For a policy designed, in effect, as a one-time tax on black money, it is a truism to argue that it cannot by itself tackle future flows of black money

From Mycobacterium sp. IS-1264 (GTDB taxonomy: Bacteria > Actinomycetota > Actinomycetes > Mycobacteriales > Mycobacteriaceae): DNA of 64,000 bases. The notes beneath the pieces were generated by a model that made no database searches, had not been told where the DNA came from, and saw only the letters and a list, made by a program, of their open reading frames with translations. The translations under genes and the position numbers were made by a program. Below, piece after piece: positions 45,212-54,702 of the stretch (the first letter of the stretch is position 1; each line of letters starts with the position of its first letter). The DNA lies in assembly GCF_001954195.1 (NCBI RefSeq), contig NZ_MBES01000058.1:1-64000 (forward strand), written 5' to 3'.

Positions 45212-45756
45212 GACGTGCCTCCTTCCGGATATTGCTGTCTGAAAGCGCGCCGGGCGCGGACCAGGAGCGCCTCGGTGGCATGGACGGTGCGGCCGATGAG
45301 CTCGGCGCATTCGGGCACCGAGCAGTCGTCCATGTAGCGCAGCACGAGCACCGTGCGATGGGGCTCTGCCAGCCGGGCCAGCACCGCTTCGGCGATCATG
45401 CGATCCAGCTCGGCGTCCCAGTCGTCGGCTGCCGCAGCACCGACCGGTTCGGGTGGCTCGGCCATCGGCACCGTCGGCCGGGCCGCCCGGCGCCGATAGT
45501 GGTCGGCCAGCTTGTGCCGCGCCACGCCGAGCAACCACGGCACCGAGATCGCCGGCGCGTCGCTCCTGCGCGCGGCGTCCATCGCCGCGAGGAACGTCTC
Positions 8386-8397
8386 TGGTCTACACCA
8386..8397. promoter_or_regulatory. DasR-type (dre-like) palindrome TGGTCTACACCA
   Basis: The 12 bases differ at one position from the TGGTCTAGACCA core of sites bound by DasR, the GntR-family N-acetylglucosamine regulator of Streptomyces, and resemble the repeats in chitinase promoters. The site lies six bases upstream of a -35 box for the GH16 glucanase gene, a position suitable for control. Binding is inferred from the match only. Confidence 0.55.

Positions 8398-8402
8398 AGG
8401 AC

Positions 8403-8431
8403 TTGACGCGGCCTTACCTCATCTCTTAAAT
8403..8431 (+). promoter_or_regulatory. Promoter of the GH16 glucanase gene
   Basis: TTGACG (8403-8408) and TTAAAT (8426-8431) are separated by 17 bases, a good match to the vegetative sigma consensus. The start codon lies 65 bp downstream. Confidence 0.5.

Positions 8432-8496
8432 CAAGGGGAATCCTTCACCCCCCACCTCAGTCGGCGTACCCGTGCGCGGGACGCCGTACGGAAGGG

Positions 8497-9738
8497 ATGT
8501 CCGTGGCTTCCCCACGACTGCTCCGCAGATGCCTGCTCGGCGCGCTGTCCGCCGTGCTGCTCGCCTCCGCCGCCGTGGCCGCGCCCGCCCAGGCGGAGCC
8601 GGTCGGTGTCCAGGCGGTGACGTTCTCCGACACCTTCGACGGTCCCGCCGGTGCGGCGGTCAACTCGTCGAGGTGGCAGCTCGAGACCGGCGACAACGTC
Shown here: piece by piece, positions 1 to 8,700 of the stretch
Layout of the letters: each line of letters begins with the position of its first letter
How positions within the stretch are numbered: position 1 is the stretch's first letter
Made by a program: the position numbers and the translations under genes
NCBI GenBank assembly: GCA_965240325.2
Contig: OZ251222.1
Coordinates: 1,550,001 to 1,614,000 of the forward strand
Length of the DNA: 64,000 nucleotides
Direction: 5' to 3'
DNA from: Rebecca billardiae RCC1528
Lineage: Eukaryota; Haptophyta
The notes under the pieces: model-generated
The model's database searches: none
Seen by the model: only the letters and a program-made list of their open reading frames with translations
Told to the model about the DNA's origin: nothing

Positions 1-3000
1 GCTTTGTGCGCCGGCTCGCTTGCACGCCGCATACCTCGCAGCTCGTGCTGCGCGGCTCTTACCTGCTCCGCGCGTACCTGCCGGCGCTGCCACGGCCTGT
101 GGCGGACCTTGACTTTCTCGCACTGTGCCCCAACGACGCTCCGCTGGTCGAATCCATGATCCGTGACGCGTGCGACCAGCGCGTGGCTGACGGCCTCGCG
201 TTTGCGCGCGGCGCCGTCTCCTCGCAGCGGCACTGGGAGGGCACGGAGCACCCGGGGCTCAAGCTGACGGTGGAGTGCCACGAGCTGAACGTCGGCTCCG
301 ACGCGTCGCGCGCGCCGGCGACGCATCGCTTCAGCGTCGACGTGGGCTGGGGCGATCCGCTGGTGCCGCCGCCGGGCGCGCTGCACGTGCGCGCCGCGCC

More than a month has passed since the 8 November announcement by Prime Minister Narendra Modi that high-denomination currency notes would be scrapped and remonetisation would occur through replacement of new notes and deposits of old notes in bank accounts. Often termed “demonetisation", this policy has created considerable confusion among commentators, some ill-informed, some politically motivated. A number of fallacies continue to persist—concerning the value of “unreturned" versus “returned" money, the existing “stocks" versus future “flows" of black and counterfeit money, the short- versus the long-term impact on black money, and the expansionary versus contractionary effects of the policy reform—allowing opponents of the policy to claim, prematurely, and without evidence, that it is a failure. We clarify in what follows.
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